Urgency Matters in Stroke Treatment

Joyce Moty and Pamela Williams

Joyce Moty feels she had a little dose of luck on her side the day she suffered a stroke. A P-Patch gardener for more than 30 years, Moty visited her garden that morning even though she was feeling “weird.”

“I noticed I was having a bit of trouble when I was typing,” said Moty. “My right side was a little limp. I also called a friend and was having some trouble sharing basic information, but I couldn’t attribute the symptoms to anything. They didn’t seem severe.”

The symptoms ended up improving so Moty drove to the garden. Moty worked on her patch and, as she was leaving, she passed a fellow gardener and stopped to say hello. That gardener happened to be a nurse practitioner who noticed that Moty’s speech was jumbled, and her sentences were strangely constructed. Instead of responding hello, the nurse practitioner told her, “You need to go to the emergency room right away.”

May is American Stroke Month, and the American Stroke Association encourages everyone to take time to learn the stroke warning signs using the acronym F.A.S.T. Often someone other than the person experiencing the stroke recognizes the symptoms and begins the chain of survival by calling 911.

learn to spot a stroke FAST.

Remember the acronym F.A.S.T. to identify stroke symptoms and take prompt action:

  • Face: Ask the person to smile. Does one side of the face droop?
  • Arms: Ask the person to raise both arms. Does one arm drift downward?
  • Speech: Ask the person to repeat a simple phrase. Is the speech slurred or strange?
  • Time: If you observe any of these signs, call 9-1-1 immediately and note the time when symptoms first appeared. Do not drive to the hospital; call for an ambulance so that medical professionals can provide life-saving treatment en route to the emergency room.

If you or someone else experiences stroke symptoms, seek medical attention promptly. Remember, every minute counts! 🚑

In Moty’s case, she was driven immediately to the hospital by the nurse practitioner’s husband and the nurse practitioner alerted the on-site medical team that Moty was coming in with a suspected stroke, “They were ready for me when I arrived,” said Moty.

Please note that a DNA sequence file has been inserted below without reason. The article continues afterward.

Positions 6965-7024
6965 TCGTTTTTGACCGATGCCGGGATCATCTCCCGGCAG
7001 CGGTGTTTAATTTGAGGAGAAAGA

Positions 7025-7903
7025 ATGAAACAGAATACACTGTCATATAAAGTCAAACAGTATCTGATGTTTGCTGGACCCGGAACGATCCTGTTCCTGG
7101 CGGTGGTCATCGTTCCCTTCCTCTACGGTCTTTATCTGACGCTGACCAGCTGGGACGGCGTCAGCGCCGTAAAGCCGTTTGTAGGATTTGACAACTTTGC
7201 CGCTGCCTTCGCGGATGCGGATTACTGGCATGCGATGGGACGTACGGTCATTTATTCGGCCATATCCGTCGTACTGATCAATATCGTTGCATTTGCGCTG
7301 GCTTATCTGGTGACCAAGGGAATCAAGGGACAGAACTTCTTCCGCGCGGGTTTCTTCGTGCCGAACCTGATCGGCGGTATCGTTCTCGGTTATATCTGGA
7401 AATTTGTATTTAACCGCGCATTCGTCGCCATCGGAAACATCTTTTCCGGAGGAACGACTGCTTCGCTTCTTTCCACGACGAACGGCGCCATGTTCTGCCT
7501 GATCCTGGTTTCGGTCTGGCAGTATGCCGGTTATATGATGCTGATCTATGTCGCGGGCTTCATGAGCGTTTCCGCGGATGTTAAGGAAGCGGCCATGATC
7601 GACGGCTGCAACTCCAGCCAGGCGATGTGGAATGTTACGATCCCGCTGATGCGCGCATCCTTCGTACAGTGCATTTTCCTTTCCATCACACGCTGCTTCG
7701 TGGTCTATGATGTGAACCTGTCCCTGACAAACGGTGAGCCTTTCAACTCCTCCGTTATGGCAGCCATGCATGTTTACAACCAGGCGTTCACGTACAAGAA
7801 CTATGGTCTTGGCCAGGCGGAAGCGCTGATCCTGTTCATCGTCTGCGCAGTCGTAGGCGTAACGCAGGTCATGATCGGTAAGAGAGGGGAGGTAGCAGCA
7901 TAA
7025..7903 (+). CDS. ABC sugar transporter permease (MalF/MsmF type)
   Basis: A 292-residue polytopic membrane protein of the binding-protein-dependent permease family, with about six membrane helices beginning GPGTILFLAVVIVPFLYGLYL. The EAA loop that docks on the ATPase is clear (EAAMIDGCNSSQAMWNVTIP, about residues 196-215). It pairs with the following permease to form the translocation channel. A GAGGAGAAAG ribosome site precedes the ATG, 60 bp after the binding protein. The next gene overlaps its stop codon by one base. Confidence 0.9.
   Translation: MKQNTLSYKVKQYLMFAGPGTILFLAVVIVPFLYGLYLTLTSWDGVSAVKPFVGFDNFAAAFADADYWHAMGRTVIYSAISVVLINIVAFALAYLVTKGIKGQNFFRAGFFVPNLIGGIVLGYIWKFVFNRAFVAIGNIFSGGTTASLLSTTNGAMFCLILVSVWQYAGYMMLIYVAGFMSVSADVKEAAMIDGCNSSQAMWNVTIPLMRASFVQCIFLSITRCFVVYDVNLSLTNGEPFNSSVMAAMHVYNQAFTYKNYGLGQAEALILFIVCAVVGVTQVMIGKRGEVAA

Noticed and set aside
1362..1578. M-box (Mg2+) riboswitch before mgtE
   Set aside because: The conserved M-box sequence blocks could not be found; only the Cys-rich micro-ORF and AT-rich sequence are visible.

Stroke treatments are available, but they are time-bound, meaning they need to be delivered within hours of the stroke happening. This fact makes symptom recognition even more critical.

The type of stroke Moty suffered is called an ischemic stroke and occurs when the blood supply to the brain is blocked by a clot. According to the American Stroke Association, ischemic strokes account for 87% of all strokes.

Treatments for ischemic stroke can include “clot-busting” medication that is designed to dissolve a clot and restore blood flow to the brain. Sadly, the majority of people suffering from a stroke don’t arrive at the hospital in time to receive the medication. There is also a procedure to remove the clot mechanically, called thrombectomy. In a thrombectomy procedure, a wire cage is threaded through an artery in the groin up to the brain and the cage “grabs” the clot and it is removed. Thrombectomy’s are usually performed within six hours of the stroke occurring but can be done up to 24 hours after symptoms start if imaging tests show undamaged brain tissue. Calling 911 if you suspect stroke is critical to recovery from stroke.

Moty was treated with a thrombectomy procedure and feels fortunate to have no residual impacts of the stroke. To give back to the community that helped save her life, she shared her experience with P-Patch gardeners to encourage them to learn the stroke warning signs and to take immediate action if a stroke is suspected. She also volunteers for the American Stroke Association to further raise awareness and let the community know that a full stroke recovery is possible.

Valerie KochContributor Valerie Koch is Senior Director of Communications and Marketing at American Heart Association Washington.

This article appeared in the May 2024 issue of AgeWise King County.